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Hiking

Tuesday, April 13, 2010

Explore the Canadian Wilderness with Several of Canada’s Best-Known Explorers

It’s not enough that Canadian Mountain Holidays runs two lodges in some of the most glorious British Columbia mountain ranges, the Bugaboos and Selkirk, where granite peaks and spires pierce the peak over 7,000 feet high. No, it’s not enough that this well-known heli-ski company uses those same helicopters in the summer time to take hikers to trails traversed by far more bear, elk, and caribou than humans. Now you’ll get to explore those same trails in the company of Dr. Joe MacInnis and Dr. Roberta Bondar. MacInnis led the first team of divers under the North Pole and was one of the first to dive the Titanic. Bondar is Canada’s first woman astronaut and a neurologist to boot. Dates are July 24-27 with MacInnis and August 17-20 with Bondar.
 


Posted by Steve Jermanok on 04/13/10 at 01:00 PM
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Thursday, March 18, 2010

Adventures in Madeira

Those of you who read this blog regularly know that I like to promote small outfitters from each of their respective countries. After all, who knows their region of the world better than a local? That said, I just received an email from Jhonathan Rodrigues, owner of Adventure Kingdom on the island of Madeira. 35 miles long and 13 miles wide, Madeira is best known for its mountainous interior, with Pico Ruivo rising 6100 feet in the center. Cliffs plummet to the sea from towering heights, ravines are cut into rough and hewn terrain to form more than 40 canyons. Indeed, it’s one of the best locales on Earth to go canyoneering. Adventure Kingdom leads guided jaunts to do just that, along with trekking deep into the heart of the island, and, for the less intrepid, walking along the “Levadas,” irrigation channels built hundreds of years ago, now laced with footpaths.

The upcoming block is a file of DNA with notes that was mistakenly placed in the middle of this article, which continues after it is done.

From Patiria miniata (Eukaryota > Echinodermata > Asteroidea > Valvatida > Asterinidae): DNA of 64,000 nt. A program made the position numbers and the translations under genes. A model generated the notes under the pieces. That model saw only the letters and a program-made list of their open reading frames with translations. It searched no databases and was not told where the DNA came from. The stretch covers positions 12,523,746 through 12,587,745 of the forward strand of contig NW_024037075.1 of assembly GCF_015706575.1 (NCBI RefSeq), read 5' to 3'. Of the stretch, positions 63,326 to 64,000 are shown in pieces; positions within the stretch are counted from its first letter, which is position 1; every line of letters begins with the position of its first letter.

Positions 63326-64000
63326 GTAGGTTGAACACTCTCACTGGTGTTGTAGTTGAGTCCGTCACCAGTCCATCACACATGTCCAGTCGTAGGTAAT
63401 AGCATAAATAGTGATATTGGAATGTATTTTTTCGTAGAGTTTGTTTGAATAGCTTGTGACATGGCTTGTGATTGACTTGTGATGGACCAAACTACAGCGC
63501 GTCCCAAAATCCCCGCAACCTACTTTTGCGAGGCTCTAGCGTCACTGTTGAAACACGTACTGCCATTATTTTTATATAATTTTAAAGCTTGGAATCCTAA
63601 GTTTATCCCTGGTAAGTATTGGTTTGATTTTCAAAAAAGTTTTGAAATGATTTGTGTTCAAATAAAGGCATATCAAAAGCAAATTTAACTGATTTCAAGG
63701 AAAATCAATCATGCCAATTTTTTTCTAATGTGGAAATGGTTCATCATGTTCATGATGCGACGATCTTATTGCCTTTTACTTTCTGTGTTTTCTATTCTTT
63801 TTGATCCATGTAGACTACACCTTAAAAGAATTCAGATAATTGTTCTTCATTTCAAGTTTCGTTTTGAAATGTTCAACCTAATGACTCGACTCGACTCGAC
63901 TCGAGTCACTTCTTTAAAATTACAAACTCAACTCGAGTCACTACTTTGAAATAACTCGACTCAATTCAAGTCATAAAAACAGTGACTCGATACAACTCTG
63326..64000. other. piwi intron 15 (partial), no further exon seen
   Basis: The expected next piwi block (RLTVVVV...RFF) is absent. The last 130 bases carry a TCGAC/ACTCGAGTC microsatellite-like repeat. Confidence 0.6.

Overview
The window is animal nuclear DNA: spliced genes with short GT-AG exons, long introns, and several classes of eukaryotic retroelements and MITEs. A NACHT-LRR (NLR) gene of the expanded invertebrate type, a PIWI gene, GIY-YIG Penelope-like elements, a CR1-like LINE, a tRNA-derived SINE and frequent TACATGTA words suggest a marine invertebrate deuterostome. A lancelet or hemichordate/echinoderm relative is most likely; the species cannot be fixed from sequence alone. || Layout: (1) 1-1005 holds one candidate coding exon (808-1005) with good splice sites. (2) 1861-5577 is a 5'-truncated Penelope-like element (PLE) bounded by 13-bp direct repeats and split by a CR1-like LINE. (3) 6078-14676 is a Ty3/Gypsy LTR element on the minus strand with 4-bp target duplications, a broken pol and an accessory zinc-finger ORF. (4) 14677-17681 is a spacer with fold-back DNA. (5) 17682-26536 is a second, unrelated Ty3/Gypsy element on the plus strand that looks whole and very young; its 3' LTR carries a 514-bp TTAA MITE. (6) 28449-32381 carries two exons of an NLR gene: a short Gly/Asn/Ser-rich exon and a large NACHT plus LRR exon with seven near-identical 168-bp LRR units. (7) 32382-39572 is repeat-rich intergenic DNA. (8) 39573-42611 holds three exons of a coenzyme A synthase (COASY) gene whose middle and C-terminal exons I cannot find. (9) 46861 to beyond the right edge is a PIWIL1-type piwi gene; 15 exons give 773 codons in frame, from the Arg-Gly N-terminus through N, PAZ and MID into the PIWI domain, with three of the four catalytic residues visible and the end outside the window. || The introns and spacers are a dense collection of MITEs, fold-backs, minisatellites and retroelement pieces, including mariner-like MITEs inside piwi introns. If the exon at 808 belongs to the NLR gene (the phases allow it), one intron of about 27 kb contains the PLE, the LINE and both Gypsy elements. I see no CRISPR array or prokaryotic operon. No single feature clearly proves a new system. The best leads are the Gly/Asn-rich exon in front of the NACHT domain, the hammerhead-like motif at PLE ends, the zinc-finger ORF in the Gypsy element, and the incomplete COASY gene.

Posted by Steve Jermanok on 03/18/10 at 01:00 PM
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Tuesday, March 16, 2010

Wild China

I had the good fortune to have lunch last week in Boston with Mei Zhang, founder of Wild China. For more than a decade, the Harvard MBA grad has brought visitors to the remote parts of China, telling me that “over 80 percent of travelers to the country see less than 20 percent of the land mass.” More than likely they get a glimpse of the Great Wall in Beijing, go on a Yangtze River cruise, and, if they have time, see the Terracotta Warriors of Ancient China in Xi’an. But what about that impressive mountain and river scenery found in the backdrop of Zhang Yimou films? To immerse yourself in that otherworldly beauty, you’re going to have to sign up for one of Wild China’s trips. Zhang is keen on taking people to her native Yunnan Province, north of Laos and Burma. Here you’ll find centuries-old Hill Tribes making bricks of tea high up in the mountains and the Tea & Horse Caravan Trail, a southern Silk Route still being used that links southwestern China with Tibet. The trade route will be featured in the May issue of National Geographic, a perfect time to take the weeklong jaunt with Wild China, according to Zhang. She also offers hiking trips on the 19th-centruy French Explorers’ Route, along the Mekong and Salween Rivers, and trekking in the heart of Shangri-La.